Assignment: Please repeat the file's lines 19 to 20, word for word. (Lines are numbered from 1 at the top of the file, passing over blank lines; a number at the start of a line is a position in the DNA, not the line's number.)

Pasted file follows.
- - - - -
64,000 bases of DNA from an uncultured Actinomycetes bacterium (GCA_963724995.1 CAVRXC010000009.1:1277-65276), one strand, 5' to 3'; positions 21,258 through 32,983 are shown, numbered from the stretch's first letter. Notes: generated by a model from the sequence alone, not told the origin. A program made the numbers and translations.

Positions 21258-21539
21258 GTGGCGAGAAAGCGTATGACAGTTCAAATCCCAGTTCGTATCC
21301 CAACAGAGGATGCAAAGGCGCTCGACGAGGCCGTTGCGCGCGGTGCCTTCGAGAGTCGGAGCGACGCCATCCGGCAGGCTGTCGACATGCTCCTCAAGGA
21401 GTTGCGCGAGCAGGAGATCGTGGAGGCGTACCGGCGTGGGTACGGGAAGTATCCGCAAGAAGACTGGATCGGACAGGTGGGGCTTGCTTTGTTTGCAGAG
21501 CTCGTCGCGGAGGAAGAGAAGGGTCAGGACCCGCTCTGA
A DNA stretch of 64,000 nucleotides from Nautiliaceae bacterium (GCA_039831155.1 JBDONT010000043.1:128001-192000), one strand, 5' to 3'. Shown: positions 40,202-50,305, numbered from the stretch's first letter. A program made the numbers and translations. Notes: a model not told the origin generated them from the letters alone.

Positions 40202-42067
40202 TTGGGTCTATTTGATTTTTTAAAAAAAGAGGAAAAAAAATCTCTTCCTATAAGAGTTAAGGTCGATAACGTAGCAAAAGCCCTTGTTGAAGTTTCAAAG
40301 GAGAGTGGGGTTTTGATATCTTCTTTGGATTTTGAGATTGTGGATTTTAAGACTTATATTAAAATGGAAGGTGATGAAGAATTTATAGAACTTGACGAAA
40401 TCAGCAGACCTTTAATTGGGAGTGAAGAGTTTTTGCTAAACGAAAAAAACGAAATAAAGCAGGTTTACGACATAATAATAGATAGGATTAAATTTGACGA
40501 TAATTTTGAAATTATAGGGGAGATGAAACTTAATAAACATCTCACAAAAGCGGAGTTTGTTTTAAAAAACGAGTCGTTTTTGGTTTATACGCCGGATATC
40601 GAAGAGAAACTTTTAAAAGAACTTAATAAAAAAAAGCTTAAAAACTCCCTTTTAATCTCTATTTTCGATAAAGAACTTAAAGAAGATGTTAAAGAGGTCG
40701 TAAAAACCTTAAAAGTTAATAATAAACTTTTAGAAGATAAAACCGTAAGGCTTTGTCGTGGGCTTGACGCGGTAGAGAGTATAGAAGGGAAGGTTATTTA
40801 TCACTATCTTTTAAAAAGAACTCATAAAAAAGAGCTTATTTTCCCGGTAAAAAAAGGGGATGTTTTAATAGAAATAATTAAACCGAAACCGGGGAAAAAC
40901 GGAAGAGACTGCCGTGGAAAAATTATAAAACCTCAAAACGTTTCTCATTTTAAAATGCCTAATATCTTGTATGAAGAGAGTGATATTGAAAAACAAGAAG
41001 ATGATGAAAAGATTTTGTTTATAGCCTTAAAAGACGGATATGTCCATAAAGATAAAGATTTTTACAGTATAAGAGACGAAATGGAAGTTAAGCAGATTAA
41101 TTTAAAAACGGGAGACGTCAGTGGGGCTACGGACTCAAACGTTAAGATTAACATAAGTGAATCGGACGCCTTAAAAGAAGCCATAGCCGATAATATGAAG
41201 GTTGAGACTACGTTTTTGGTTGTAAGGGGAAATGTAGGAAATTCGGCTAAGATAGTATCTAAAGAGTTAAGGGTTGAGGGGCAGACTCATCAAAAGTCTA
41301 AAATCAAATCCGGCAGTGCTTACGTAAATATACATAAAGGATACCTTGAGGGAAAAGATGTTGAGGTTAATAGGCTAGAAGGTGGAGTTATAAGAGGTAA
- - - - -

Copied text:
41201 GTTGAGACTACGTTTTTGGTTGTAAGGGGAAATGTAGGAAATTCGGCTAAGATAGTATCTAAAGAGTTAAGGGTTGAGGGGCAGACTCATCAAAAGTCTA
41301 AAATCAAATCCGGCAGTGCTTACGTAAATATACATAAAGGATACCTTGAGGGAAAAGATGTTGAGGTTAATAGGCTAGAAGGTGGAGTTATAAGAGGTAA